Vacation 2013 - Egypt & Greece, Day 4 "Don't Be a Scaredy-Tourist"

Saturday, April 27, 2013 – Day 4

We were supposed to do Alexandria the last day, but Maha suggested we do it today since Sunday is the start of their work week and the roads should be less busy on a Saturday.  Alexandria is along the coast of the Mediterranean Sea, about a three hour drive from Giza, so we were looking at a long day in the car. She also suggested that we request a breakfast bag to go in the morning. Breakfast was much less appetizing in this form.

 The pyramids faded into the distance as we began this long drive.

 Finally, we passed through the gates to Alexandria. 

Alexandria was founded by Alexander the Great in 331 BC.  It was here where we learned most of how the Greek and Egyptian histories intertwined and realized it was very fitting that we had decided to visit both countries on this trip.

Traffic was really busy in Alexandria, and we were sharing the street with historic trams.  

Our first stop was the Catacombs of Kom el Shoqafa.  This is a historical, archeological site that is considered one of the Seven Wonders of the Middle Ages. This necropolis consists of a series of Alexandrian tombs, statues, and archaeological objects.  Many of the features merge Roman, Greek and Egyptian cultural points. Sadly, we couldn't take our cameras. I LOVE taking pictures on vacation, so this was a major bummer to me. We started off descending a circular staircase that leads to the tombs that were tunneled into the bedrock. Deceased bodies had been transported down a large shaft in the middle of the staircase. 

Maha treated us to some delicious ice cream - she said this ice cream is one of the things she always has to get when she comes to Alexandria.  It was very yummy. 

Ice cream in hand, we began our exploration of Citadel of Qaitbay.  This is a 15th-century defensive fortress on the Mediterranean sea coast, which was built upon and from the ruins of the Lighthouse of Alexandria. It was a sizable, meandering fortress - we could have spent hours just exploring here.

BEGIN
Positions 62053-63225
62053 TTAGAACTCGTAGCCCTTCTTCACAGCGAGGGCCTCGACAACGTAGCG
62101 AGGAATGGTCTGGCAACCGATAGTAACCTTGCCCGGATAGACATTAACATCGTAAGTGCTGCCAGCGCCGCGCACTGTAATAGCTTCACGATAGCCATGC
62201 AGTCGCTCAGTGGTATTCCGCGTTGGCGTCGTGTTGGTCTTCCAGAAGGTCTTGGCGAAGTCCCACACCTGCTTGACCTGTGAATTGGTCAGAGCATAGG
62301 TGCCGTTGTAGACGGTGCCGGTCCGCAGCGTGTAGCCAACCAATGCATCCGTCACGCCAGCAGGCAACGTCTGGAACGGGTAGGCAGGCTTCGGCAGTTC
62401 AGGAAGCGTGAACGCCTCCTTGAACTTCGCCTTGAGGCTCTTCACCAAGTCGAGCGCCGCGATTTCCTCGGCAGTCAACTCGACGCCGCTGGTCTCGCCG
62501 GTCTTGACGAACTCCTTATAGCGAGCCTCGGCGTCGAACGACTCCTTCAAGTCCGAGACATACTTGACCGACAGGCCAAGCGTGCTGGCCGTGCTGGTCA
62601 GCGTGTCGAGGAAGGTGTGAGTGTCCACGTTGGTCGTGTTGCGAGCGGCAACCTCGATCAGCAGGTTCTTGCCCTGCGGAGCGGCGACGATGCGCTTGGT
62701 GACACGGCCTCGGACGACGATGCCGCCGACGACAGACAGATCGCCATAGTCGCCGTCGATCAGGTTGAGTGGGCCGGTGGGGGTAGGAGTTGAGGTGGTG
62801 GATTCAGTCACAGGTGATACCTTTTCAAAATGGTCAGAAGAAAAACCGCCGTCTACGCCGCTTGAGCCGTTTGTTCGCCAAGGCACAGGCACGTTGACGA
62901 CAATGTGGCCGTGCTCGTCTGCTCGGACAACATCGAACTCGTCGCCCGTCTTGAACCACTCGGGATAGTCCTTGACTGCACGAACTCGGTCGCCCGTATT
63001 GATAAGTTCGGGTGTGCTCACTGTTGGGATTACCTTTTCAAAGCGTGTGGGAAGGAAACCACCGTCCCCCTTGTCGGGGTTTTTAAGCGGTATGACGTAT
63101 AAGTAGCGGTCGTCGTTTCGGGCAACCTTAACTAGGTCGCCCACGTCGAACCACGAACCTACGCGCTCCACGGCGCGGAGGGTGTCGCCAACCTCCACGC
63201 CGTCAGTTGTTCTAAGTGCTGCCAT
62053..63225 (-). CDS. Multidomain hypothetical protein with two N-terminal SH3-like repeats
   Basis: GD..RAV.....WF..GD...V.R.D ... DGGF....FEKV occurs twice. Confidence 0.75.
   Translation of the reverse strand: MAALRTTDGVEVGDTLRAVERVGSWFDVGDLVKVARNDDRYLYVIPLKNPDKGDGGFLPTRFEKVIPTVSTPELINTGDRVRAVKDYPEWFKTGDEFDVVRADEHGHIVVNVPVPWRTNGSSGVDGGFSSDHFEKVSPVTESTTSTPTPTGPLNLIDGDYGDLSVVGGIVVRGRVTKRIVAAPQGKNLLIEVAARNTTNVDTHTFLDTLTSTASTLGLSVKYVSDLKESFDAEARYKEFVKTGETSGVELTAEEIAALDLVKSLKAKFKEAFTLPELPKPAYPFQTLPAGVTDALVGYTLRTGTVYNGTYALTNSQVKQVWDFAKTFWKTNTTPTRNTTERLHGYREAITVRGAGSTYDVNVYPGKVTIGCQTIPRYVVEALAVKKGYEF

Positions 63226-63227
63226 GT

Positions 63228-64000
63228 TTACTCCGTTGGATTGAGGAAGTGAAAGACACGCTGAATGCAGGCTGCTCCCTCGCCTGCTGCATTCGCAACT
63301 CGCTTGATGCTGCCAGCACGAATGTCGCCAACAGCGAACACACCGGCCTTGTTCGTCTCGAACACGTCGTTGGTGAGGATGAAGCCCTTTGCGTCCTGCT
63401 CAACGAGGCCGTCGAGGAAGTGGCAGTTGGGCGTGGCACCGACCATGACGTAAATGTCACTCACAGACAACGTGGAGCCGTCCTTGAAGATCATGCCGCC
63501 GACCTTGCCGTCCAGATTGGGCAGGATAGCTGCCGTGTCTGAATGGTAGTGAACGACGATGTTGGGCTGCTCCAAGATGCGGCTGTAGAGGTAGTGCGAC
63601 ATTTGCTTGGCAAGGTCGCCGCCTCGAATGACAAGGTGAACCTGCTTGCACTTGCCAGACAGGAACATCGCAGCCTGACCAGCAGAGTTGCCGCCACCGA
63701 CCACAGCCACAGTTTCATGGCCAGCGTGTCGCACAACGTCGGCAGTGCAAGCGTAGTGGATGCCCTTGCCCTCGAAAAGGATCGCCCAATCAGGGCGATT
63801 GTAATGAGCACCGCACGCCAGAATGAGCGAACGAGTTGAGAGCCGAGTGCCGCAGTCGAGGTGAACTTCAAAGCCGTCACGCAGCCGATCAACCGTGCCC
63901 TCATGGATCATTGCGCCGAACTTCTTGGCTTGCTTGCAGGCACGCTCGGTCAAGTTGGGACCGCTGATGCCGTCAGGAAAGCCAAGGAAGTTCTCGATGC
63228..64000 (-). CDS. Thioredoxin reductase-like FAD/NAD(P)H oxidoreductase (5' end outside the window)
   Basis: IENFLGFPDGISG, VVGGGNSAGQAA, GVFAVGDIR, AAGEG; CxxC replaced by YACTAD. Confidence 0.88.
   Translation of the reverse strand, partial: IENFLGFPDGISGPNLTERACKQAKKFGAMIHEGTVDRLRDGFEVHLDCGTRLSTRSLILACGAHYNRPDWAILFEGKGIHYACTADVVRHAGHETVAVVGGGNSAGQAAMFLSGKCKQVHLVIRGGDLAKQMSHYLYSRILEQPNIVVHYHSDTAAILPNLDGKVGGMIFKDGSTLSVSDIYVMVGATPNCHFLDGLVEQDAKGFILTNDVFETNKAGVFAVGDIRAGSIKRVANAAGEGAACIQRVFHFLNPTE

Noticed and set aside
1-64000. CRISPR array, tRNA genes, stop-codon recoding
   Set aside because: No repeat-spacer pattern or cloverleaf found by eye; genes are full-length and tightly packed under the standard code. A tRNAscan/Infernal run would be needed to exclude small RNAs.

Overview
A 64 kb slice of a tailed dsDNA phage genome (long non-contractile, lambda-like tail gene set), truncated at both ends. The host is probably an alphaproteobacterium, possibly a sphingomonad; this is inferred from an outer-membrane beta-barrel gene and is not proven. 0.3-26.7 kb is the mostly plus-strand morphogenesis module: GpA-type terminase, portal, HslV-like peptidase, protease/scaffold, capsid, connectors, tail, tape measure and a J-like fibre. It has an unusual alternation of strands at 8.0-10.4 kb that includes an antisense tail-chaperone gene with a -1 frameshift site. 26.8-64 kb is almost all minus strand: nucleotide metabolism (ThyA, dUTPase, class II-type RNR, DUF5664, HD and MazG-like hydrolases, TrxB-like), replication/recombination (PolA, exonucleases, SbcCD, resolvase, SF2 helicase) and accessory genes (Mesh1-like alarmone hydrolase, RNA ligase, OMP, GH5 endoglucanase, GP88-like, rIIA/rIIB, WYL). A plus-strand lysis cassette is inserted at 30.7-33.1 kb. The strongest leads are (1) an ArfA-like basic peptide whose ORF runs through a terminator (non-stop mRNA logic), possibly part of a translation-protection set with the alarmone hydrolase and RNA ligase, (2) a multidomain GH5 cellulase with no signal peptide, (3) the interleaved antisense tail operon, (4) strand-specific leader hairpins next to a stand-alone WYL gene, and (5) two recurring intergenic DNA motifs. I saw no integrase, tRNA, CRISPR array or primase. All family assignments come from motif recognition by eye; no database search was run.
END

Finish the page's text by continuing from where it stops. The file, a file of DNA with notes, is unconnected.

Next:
Afterwards, we ate lunch at the Imperial Coffee Lounge and Restaurant then headed to the New Library of Alexandria, which was a work of art in and of itself.   The Ancient Library of Alexandria was one of the largest and most significant libraries of the ancient world.  The library was destroyed in a fire, taking with it some of the most well-known and earliest manuscripts in the world. It has since been rebuilt and its goal is to once again become the most important collection of books and manuscripts in the known world, and to work at recreating what was lost.

Then it was time for the long drive back. We ate dinner at the main restaurant at the hotel, Khan El Khalili, where we were again seated next to the window with a gorgeous view of the sun setting on the pyramid.  We shared an order of Koshary, which is a famous Egyptian dish of rice and lentils cooked together, topped with pasta, a garlic tomato sauce, and garnished with chickpeas and crispy fried onions with a sprinkling of garlic juice. I had a caramel mousse dessert, and Francisco had the Camel Milk Ice Cream. 

We walked around the grounds a bit and found a somewhat hidden section that took us right up to a pretty good view of the pyramids without even having to leave the grounds. 
And then I managed to convince Francisco to stop being such a "scaredy-tourist", and we ventured outside of the gates.  It was loud and smelly and we had barely taken two steps out of the gate before some shopkeeper insisted that we check out his business. We walked less than a block then retreated. ;-)


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